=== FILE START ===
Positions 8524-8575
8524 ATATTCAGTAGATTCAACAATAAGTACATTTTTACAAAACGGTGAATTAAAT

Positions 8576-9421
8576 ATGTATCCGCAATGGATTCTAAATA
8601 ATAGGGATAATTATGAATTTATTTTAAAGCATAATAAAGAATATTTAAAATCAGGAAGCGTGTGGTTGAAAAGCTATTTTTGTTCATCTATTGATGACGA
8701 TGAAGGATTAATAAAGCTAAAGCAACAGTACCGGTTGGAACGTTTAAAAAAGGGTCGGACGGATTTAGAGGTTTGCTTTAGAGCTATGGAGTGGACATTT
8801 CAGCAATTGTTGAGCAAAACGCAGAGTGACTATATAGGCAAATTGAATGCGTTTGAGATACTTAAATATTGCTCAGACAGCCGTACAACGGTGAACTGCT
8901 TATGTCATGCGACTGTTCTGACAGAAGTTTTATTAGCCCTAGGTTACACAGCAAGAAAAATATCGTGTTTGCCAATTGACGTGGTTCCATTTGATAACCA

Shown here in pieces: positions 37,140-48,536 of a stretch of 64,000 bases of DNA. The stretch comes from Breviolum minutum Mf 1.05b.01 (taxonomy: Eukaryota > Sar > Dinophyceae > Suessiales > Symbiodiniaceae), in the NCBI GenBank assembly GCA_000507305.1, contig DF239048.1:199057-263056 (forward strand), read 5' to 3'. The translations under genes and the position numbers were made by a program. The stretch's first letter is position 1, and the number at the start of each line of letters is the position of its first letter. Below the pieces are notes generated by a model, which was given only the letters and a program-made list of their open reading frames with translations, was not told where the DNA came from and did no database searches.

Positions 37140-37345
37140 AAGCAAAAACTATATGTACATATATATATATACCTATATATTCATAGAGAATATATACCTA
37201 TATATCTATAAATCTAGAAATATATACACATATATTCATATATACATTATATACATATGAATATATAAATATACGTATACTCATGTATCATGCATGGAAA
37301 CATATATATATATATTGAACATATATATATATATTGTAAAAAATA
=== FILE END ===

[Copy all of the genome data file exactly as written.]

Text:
Positions 8524-8575
8524 ATATTCAGTAGATTCAACAATAAGTACATTTTTACAAAACGGTGAATTAAAT

Positions 8576-9421
8576 ATGTATCCGCAATGGATTCTAAATA
8601 ATAGGGATAATTATGAATTTATTTTAAAGCATAATAAAGAATATTTAAAATCAGGAAGCGTGTGGTTGAAAAGCTATTTTTGTTCATCTATTGATGACGA
8701 TGAAGGATTAATAAAGCTAAAGCAACAGTACCGGTTGGAACGTTTAAAAAAGGGTCGGACGGATTTAGAGGTTTGCTTTAGAGCTATGGAGTGGACATTT
8801 CAGCAATTGTTGAGCAAAACGCAGAGTGACTATATAGGCAAATTGAATGCGTTTGAGATACTTAAATATTGCTCAGACAGCCGTACAACGGTGAACTGCT
8901 TATGTCATGCGACTGTTCTGACAGAAGTTTTATTAGCCCTAGGTTACACAGCAAGAAAAATATCGTGTTTGCCAATTGACGTGGTTCCATTTGATAACCA

Shown here in pieces: positions 37,140-48,536 of a stretch of 64,000 bases of DNA. The stretch comes from Breviolum minutum Mf 1.05b.01 (taxonomy: Eukaryota > Sar > Dinophyceae > Suessiales > Symbiodiniaceae), in the NCBI GenBank assembly GCA_000507305.1, contig DF239048.1:199057-263056 (forward strand), read 5' to 3'. The translations under genes and the position numbers were made by a program. The stretch's first letter is position 1, and the number at the start of each line of letters is the position of its first letter. Below the pieces are notes generated by a model, which was given only the letters and a program-made list of their open reading frames with translations, was not told where the DNA came from and did no database searches.

Positions 37140-37345
37140 AAGCAAAAACTATATGTACATATATATATATACCTATATATTCATAGAGAATATATACCTA
37201 TATATCTATAAATCTAGAAATATATACACATATATTCATATATACATTATATACATATGAATATATAAATATACGTATACTCATGTATCATGCATGGAAA
37301 CATATATATATATATTGAACATATATATATATATTGTAAAAAATA